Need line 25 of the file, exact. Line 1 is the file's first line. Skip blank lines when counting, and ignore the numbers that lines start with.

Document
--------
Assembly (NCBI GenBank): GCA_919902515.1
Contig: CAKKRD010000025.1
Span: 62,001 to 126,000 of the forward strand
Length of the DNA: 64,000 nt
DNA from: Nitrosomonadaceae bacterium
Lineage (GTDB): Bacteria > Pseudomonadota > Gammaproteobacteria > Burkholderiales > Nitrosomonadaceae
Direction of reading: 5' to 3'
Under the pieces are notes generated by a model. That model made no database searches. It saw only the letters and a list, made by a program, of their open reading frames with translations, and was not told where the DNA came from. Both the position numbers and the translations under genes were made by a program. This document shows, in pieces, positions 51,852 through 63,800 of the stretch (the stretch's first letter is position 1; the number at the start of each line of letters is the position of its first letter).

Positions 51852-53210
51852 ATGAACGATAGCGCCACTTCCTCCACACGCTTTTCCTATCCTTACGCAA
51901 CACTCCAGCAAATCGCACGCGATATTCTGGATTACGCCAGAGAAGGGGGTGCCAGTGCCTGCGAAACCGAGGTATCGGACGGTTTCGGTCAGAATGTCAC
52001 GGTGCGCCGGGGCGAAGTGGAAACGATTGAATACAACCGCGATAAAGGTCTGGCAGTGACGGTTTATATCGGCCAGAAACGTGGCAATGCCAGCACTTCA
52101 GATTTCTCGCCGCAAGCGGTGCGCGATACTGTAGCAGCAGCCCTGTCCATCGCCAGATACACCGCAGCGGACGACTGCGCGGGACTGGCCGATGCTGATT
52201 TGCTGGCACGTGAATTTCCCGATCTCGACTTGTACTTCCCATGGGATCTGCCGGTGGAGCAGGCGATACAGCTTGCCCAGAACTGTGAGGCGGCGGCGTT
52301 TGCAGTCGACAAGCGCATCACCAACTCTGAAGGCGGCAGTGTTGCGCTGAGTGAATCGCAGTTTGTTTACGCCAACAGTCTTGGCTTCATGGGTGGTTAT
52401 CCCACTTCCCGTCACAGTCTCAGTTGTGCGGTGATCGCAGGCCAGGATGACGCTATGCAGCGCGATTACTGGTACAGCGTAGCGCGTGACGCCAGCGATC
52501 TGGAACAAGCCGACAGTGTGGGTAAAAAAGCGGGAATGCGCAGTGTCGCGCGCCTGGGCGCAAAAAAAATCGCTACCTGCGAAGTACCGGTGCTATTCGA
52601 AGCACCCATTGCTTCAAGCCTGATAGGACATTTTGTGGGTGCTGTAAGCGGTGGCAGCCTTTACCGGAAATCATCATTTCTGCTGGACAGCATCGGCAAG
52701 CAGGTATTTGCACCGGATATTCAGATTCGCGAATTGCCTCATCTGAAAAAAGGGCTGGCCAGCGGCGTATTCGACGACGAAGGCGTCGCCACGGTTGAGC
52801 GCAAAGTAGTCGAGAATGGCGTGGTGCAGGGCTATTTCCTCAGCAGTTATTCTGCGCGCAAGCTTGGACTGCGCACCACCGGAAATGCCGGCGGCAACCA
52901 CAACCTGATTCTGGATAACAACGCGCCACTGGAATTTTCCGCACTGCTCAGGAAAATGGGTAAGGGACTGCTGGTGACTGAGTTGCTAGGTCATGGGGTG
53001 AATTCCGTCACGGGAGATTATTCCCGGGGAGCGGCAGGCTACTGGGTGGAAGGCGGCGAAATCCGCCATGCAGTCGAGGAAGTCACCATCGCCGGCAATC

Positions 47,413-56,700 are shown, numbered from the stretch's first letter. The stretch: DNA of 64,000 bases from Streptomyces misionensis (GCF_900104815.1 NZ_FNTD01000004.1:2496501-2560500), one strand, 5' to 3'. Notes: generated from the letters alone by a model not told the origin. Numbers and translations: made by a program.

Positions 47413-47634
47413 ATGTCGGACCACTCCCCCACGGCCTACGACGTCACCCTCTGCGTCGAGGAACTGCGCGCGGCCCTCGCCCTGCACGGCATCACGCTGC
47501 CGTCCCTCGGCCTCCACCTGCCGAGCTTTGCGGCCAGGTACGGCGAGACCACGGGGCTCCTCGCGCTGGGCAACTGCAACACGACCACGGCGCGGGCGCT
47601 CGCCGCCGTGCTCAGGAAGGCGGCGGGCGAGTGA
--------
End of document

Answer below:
47413 ATGTCGGACCACTCCCCCACGGCCTACGACGTCACCCTCTGCGTCGAGGAACTGCGCGCGGCCCTCGCCCTGCACGGCATCACGCTGC